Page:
The SOMM Journal

August/September 2014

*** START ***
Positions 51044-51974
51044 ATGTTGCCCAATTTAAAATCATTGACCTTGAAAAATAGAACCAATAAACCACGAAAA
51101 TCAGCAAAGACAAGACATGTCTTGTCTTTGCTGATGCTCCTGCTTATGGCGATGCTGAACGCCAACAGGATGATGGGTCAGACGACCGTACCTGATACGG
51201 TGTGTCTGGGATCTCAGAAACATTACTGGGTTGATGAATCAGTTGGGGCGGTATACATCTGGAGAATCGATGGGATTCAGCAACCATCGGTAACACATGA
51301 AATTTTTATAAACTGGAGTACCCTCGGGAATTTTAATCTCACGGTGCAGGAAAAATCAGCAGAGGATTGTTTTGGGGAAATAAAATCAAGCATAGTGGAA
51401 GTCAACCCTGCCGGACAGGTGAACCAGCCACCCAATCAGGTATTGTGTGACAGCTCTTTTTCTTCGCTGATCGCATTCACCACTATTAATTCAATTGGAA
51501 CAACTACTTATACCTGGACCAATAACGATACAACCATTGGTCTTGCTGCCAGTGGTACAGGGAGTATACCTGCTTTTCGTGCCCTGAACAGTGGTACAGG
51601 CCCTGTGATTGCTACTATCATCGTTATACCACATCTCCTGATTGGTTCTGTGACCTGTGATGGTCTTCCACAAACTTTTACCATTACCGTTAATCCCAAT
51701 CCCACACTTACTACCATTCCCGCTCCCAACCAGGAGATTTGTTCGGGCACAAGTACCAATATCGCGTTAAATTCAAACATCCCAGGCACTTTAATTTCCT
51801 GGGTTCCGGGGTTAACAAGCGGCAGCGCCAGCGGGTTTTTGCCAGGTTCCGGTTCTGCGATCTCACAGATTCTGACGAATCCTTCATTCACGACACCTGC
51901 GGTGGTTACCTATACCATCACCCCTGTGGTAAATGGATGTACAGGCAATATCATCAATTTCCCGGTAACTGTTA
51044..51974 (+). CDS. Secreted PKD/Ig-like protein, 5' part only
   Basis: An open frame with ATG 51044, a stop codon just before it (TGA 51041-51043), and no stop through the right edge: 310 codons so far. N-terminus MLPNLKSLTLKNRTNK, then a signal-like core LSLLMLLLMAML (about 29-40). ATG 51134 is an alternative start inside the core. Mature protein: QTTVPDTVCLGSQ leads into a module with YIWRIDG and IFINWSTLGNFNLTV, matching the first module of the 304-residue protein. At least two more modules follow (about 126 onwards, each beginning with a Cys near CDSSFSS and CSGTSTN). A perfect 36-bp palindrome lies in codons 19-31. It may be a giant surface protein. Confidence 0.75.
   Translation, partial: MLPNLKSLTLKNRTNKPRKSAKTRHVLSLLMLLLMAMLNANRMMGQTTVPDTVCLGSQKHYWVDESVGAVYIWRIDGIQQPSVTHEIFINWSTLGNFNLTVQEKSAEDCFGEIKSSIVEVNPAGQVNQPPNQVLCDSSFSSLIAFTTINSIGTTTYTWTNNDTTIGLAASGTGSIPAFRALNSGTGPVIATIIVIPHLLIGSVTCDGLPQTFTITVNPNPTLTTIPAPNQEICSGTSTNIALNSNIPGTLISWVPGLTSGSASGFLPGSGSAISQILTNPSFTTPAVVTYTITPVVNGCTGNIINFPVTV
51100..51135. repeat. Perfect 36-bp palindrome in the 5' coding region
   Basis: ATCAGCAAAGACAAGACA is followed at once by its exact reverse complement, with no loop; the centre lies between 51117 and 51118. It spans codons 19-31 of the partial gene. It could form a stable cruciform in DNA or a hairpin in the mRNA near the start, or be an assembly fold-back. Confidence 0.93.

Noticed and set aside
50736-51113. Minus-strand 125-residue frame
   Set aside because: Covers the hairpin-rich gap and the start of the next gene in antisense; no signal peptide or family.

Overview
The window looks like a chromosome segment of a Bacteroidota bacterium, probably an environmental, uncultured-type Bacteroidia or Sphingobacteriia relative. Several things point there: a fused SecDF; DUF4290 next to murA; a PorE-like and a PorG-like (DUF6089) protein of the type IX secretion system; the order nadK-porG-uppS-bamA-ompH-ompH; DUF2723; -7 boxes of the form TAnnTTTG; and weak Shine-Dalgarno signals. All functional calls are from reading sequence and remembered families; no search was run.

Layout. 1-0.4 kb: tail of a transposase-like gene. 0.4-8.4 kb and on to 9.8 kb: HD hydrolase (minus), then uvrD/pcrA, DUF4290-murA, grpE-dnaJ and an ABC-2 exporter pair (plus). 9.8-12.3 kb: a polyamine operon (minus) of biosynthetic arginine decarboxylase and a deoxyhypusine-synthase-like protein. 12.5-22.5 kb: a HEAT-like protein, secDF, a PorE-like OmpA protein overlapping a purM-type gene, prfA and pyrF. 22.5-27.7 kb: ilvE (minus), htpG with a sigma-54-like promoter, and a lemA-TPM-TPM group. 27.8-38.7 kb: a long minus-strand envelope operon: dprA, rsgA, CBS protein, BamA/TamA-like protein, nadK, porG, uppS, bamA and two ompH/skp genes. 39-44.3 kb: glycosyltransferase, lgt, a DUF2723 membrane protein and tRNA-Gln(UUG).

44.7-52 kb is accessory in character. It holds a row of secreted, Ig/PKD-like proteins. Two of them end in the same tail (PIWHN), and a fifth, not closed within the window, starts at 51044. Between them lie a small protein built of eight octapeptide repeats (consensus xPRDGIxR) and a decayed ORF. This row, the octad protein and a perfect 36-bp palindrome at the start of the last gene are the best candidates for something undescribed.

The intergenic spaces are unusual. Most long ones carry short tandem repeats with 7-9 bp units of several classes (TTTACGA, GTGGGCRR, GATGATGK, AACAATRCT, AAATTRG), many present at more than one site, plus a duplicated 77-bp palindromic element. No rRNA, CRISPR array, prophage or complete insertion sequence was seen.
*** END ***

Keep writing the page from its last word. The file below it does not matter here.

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{ selection } WHEN ALISTER PURBRICK CAME TO LOS ANGELES, I just had to meet this fourth-generation winemaker for Tahbilk, one of Australia's oldest wineries. It was his first trip to L.A., and the weather was perfect while we dined with a group of wine buyers and executives from distributor Epic Wines at Santa Monica's 41 Ocean Restaurant. All of the wines are 100% estate-grown and -bottled, and produced with labor intensive techniques from vineyard to cellar. The Tahbilk estate is situated in a sub-region within Victoria's Goulburn Valley called Nagambie Lakes, the only Australian wine region (and one of only six worldwide) where the meso-climate is influenced dramatically by inland water mass. Lakes, swamps and lagoons create an effect that results in a cooler climate than one would expect in South-Eastern Australia. The distinctive red sandy loam soil contains a high ferric oxide content, which can be picked up in the wine's character. Rhône whites and red are a big part of the estate's plantings; its Marsanne grapes are some of the oldest plantings and Tahbilk owns the largest single hold - ing of this variety in the world (100 acres, first planted in the late 1860s). The source: "White Hermitage" cuttings from the St. Huberts Vineyard in Victoria's Yarra Valley. Today, the estate continues to produce Marsanne from vines estab- lished in 1927. We tasted through four vintages of Tahbilk Marsanne: 1999, 2004, 2007 and 2011. The 2004 was in its prime, with honeysuckle and a seductive, musky animale quality that was supported by fresh acidity, honeyed apricot and a lean minerality. When it comes to Shiraz, Tahbilk has a genuine style of its own. In 1860, original rootstock of this variety was planted and some of those original plantings still remain (producing the brand's iconic "1860 Vines" Shiraz). Tahbilk 1996 "1860 Vines" Shiraz, at 13% alco - hol, combines savory notes of earth and black tea with a tawny Port–like sweetness, with added plums and strawberries. The current vintage, 2007, has the black - est fruit, peppered with soy and basil. The spicy, earthy and iron-bloody meaty notes are the common thread through all of Tahbilk's Shiraz expressions, including the highly acclaimed "Eric Stevens Purbrick" Shiraz (2007 is current vintage), with its espresso notes adding another layer to its dark, structured body. Fermentation takes place in 100-year-old-plus open oak vats followed by maturation in French oak before bottling and further cellaring before release. "This is a far lighter style than Hermitage," says Alister Purbrick, who points out the trio of spice, savory and dark berry fruit that he calls the 'epitome of what Shiraz should be.'" Purbrick's daughter Hayley has joined the ranks and since 2009 is the winery's fifth-generation family member, leading a storied label into making new history. Old Shiraz vines on the Tahbilk estate. Tahbilk Tableau THIS IMPORTANT ESTATE IN SOUTH-EASTERN AUSTRALIA, A PART OF THE COUNTRY'S HISTORY, NOW LEADS ITS FUTURE by Meridith May Alister Purbrick, winemaker for Tahbilk, an Australian estate that dates back more than 150 years. PHOTO COURTESY OF TAHBILK PHOTO COURTESY OF TAHBILK

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